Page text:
This column reflects the opinion of the writer and does not in any way reflect the views of The Stanford Daily.
Whenever there’s a controversial foul called in any college football or basketball game, it doesn’t take long for people on Twitter to start assigning the blame. And, whether these whistles occur during some #Pac12AfterDark showdown, March Madness regional or, heck, the NBA playoffs, the officiating in our conference has become synonymous with ridiculous, over-zealous penalization.
This characterization of referees in the Conference of Champions isn’t always unfair. In football, there’s quite a bit of surface-level evidence that Pac-12 officials are fonder of throwing flags than referees in other conferences, and many coaches have questioned both the number of penalties levied in the conference and the decision-making behind each one.
Basketball, however, is a very different story. Despite garnering almost as much criticism as their counterparts in football, Pac-12 basketball referees actually tend toward the conservative side when it comes to using their whistle, according to an analysis I ran based on data from ncaa.com.
In fact, the Pac-12 referee average of 34.6 fouls per conference game in 2016 is actually the second lowest across five major basketball conferences. This places the conference narrowly above the ACC (34.4) but well below of the Big 10 (35.9), Big 12 (37.2) and SEC (39.6) in terms of number of fouls called.
Furthermore, the distribution of different types of fouls was about the same in the Pac-12 as it was in the other conferences. Around 38.4 percent of all whistles in the Pac-12 were for shooting fouls and 8.9 percent were for offensive fouls, both of which rank right in the middle of the pack. The conference was also comparatively light on technical fouls this year, tying with the Big 10 for the lowest total with 30.
Of course, counting raw foul numbers is a bit unfair on the officials, as many basketball games include good deal of intentional fouling by players to keep the score close. While it’d be nearly impossible to totally exclude these fouls from an examination of officiating trends, I made a fairly rough attempt to reduce their effect on the results, effectively by removing fouls called in the last couple minutes of the second half and overtime periods of every game.
Low and behold, this evens things up a bit. The Pac-12 called by far the fewest fouls per game during the final possessions, possibly because there just wasn’t as much parity – and, by extension, close finishes – in conference play as there was in many of the others. Accounting for this effect significantly narrows the overall gap between the Pac-12 and Big 10/Big 12/SEC, while also placing the ACC almost a full foul per game below the rest of the field.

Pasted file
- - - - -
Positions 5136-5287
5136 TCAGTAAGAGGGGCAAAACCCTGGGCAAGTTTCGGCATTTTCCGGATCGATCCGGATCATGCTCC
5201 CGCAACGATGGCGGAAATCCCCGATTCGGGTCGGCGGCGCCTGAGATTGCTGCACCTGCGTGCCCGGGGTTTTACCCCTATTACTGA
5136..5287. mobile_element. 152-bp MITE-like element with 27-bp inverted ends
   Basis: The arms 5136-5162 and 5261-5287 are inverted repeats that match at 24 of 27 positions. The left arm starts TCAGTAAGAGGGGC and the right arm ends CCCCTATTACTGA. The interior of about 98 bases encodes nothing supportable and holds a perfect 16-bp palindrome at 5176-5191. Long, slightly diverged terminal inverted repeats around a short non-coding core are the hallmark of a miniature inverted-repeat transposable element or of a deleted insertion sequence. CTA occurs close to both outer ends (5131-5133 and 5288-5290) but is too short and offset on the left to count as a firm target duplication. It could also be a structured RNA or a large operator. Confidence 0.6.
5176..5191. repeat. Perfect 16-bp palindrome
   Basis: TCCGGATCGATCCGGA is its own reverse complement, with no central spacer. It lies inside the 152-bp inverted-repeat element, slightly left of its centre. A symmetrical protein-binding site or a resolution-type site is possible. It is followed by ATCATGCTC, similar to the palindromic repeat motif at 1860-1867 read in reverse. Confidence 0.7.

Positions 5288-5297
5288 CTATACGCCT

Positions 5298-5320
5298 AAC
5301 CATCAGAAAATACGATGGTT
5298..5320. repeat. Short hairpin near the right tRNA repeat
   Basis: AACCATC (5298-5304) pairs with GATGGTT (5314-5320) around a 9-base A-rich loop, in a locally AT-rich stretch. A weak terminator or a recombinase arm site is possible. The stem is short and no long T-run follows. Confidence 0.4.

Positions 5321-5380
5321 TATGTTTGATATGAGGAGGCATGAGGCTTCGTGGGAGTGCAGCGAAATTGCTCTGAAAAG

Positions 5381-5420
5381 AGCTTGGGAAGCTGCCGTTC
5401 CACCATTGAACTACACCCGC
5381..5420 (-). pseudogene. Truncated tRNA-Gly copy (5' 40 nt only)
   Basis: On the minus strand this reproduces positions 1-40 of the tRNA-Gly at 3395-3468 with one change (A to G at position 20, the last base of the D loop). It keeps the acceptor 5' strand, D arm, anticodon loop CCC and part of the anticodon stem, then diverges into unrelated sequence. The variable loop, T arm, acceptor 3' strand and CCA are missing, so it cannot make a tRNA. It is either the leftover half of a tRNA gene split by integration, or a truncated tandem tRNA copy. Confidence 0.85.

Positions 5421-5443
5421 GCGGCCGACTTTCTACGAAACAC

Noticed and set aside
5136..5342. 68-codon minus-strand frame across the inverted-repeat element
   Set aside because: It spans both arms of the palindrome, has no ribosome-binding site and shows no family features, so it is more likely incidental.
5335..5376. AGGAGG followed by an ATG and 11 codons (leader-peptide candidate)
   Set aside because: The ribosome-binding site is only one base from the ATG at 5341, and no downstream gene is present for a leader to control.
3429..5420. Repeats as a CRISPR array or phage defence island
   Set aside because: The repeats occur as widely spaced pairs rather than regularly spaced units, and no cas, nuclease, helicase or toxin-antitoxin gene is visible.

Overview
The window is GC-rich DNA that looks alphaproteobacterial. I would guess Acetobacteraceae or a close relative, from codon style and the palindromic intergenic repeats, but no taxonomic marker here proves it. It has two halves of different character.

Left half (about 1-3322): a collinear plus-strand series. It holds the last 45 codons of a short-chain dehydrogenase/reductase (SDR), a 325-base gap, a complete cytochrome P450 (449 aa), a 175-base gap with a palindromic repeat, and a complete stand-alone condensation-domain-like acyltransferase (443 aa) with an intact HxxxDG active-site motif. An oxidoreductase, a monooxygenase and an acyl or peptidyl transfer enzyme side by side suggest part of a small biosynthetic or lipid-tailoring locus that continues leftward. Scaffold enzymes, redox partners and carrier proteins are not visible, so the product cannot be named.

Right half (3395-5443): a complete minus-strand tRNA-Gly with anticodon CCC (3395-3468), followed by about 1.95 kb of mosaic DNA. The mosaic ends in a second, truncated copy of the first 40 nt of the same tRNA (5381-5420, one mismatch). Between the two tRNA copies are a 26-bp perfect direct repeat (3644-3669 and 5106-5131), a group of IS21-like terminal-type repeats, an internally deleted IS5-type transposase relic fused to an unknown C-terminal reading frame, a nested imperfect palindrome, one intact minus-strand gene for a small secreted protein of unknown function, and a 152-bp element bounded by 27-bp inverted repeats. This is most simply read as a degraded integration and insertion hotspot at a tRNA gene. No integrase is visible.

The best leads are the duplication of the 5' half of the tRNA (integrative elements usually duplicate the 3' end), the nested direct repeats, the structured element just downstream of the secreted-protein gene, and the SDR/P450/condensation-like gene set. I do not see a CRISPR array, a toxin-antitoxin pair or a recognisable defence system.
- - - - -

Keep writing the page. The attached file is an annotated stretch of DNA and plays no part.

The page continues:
Still, this correction doesn’t prevent the conference from hanging on to its overall position as the second most conservative in terms of foul-calling.
It’s worth noting that a lot of the reason why there isn’t a ton of difference in fouls called across conferences is that many of the conferences actually share the same referees. Unlike in some sports, where each league will have its own set of officials, college basketball refs are “independent contractors” who can work in the Pac-12 one day and the Big 12 the next.
It is also a fair point that even if foul-calling in each conference is roughly the same, foul-calling in college basketball overall can still be fairly derided. I still firmly believe that the NCAA should adopt a “continuation” rule, which would increase the relative prevalence of shooting fouls and prevent so many baskets from being waived off (for now, I’ll have to be comforted with the fact that this analysis suggests the current policy is being implemented evenly.)
And, despite the evenness on the surface, it’s admittedly still possible that Pac-12 refs are still making large numbers of terrible foul calls that don’t show up in the stats. The even number of fouls by no means guarantees that the foul calls are of even quality; it’s totally conceivable that conference officials could be erroneously marking clean plays as fouls and marking fouls as clean plays at approximately the same rate, at least to some degree.
Even so, it might be time for us to go a bit easier on our local officiating crews. The next time you see a decision you disagree with, perhaps you should consider whether your objection really has anything to do with the specific conference involved.
Hey, come to think of it, perhaps I should, too.
Contact Andrew Mather at amather ‘at’ stanford.edu if you want to explain to him that West Coast bias can also be just as real as East Coast bias.